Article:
Who is a First Generation Entrepreneur? (+ Tips & Challenges)
The good news is successful entrepreneurs are not born but made. You should develop certain traits and undergo various challenges. There are essential characteristics and skills shared by successful entrepreneurs that help them achieve their goals.
Taking the self-employment route towards entrepreneurship comes with obstacles and challenges, irrespective of the entrepreneur type you belong to. However, if you are a first-generation entrepreneur, you face more challenges.
This article will teach you who a first-generation entrepreneur is, how they differ from regular entrepreneurs, common challenges, and tips for overcoming them.
Who is a First Generation Entrepreneur?
First-generation entrepreneurs are categories of entrepreneurs that turn up as new entrepreneurs in their direct family line.
As a first-generation entrepreneur, you have an appetite for trying new things, which is evident in how you come up with ideas on how to own your own business without any history, expertise, or background in the business world in your immediate family.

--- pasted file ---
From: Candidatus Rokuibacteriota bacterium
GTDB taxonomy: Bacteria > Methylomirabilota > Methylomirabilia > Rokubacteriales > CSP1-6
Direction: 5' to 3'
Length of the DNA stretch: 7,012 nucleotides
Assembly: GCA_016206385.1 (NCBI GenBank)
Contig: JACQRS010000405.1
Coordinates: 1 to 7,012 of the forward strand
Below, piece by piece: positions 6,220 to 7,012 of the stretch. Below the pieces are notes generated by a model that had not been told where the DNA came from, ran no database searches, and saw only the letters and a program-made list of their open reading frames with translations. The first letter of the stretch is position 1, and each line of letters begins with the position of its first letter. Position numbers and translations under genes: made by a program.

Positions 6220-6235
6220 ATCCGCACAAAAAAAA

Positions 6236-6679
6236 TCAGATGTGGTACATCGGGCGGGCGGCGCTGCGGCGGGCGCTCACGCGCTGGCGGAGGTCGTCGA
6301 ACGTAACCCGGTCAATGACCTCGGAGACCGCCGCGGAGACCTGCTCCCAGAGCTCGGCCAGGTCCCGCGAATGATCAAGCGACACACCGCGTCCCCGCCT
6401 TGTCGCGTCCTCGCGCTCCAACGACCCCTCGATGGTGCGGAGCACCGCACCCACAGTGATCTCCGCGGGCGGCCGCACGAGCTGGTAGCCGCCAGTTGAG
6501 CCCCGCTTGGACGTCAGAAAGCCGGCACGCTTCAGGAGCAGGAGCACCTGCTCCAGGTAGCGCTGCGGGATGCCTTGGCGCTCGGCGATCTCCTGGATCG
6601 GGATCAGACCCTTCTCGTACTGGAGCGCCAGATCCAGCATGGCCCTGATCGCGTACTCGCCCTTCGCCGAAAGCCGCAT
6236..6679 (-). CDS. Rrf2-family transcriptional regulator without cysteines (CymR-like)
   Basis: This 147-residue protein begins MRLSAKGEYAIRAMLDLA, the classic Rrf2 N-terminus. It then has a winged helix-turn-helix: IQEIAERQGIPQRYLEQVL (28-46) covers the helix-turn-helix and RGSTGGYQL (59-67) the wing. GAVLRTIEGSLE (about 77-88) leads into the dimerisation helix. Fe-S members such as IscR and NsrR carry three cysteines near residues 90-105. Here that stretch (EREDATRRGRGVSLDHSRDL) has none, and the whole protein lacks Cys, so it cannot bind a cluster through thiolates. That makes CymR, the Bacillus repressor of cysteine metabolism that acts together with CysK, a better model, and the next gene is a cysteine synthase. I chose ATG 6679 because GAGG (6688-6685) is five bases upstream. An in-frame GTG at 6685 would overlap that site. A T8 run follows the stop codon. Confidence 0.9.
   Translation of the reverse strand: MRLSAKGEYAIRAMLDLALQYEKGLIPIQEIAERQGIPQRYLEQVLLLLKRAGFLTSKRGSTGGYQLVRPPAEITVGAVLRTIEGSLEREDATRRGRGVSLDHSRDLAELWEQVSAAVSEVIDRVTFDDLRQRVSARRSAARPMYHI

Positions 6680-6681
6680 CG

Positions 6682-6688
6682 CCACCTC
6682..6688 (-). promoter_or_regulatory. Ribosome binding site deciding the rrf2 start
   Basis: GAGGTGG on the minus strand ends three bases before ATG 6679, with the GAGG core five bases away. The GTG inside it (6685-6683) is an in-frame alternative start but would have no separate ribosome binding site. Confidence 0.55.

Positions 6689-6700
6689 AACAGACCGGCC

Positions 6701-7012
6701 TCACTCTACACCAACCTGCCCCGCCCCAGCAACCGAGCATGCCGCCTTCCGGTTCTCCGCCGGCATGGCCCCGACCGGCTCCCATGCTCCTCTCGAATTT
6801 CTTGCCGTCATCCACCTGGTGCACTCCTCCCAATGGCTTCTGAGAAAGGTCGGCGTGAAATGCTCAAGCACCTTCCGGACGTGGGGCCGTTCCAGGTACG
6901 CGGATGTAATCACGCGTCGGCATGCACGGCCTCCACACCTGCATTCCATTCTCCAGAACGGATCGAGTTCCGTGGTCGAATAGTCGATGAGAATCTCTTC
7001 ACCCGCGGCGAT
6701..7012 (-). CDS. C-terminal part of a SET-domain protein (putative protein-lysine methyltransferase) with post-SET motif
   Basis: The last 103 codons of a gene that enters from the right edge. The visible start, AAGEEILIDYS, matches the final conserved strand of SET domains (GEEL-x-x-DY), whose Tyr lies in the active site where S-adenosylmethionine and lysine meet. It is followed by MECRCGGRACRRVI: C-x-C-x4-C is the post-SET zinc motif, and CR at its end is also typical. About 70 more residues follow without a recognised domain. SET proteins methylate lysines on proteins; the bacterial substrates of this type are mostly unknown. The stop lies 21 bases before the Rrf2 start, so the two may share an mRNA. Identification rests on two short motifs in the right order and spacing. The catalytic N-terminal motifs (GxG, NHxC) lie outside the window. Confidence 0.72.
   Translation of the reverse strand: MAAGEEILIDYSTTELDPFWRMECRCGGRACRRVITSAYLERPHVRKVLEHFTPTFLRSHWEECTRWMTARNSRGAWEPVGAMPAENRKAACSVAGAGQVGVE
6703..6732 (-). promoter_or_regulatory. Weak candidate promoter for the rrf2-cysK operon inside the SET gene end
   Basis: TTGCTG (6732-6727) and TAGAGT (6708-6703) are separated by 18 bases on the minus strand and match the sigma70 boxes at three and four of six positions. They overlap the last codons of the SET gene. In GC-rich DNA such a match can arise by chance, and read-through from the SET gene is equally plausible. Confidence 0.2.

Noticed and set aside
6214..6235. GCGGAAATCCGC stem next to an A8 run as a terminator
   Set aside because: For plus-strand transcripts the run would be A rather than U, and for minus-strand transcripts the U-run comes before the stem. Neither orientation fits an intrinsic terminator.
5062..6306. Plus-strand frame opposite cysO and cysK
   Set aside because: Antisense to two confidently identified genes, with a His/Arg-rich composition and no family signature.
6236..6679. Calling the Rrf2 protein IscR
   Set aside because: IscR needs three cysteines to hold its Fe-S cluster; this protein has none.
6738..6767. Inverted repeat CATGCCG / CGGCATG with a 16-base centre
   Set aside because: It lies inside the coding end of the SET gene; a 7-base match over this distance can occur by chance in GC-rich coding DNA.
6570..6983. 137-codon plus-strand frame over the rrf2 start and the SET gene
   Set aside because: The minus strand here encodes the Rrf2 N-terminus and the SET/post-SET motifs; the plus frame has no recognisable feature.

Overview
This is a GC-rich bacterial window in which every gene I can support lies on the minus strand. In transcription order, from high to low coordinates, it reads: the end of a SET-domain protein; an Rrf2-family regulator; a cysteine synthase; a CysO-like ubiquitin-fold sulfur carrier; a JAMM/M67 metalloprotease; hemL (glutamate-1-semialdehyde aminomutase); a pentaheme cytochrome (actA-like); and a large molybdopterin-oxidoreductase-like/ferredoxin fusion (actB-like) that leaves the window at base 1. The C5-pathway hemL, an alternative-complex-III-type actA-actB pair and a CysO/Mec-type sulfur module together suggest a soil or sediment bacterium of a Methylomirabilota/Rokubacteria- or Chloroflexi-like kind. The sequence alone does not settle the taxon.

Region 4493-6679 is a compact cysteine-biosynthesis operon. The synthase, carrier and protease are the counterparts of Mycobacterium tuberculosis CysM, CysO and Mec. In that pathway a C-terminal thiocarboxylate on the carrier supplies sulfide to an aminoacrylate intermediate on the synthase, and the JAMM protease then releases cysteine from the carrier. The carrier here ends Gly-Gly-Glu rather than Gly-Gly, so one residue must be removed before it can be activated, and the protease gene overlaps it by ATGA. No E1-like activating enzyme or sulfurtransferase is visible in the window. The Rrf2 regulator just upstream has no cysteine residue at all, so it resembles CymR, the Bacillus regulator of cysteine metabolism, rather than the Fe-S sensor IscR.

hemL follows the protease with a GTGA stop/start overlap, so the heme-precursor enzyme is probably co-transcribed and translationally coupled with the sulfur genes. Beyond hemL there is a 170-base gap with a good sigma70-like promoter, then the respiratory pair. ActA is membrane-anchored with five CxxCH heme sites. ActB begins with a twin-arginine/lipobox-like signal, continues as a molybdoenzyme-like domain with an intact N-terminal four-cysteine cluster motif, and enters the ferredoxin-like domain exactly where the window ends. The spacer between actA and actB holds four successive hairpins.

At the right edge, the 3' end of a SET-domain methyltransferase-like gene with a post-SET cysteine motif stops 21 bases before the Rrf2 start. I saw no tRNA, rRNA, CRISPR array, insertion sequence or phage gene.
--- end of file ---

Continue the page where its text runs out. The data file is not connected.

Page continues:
First-generation entrepreneurs operate without adequate knowledge of entrepreneurship and setting up business ventures. They do all these without the support or guidance of their family members.
As only your drive to be a successful entrepreneur coupled with utilizing your innovative ideas and skills in your own business, you are left to invent and devise creative processes and plans to guarantee success in your startup business.
As first-generation entrepreneurs are fondly called, new entrepreneurs serve as wealth creators for a country.
They have quick decision-making abilities and leadership traits that enable them to be successful in whatever field or industry they find themselves in. They have no one but themselves to give credit for their success.
Examples of famous first-generation entrepreneurs include:
- Andrew Carnegie
- John Paul DeJoria
- Harland Sanders
- Jan Koum
- Joyce Hall
- Ritesh Agarwal
- Manu Kumar Jain
Key Challenges of First Generation Entrepreneurs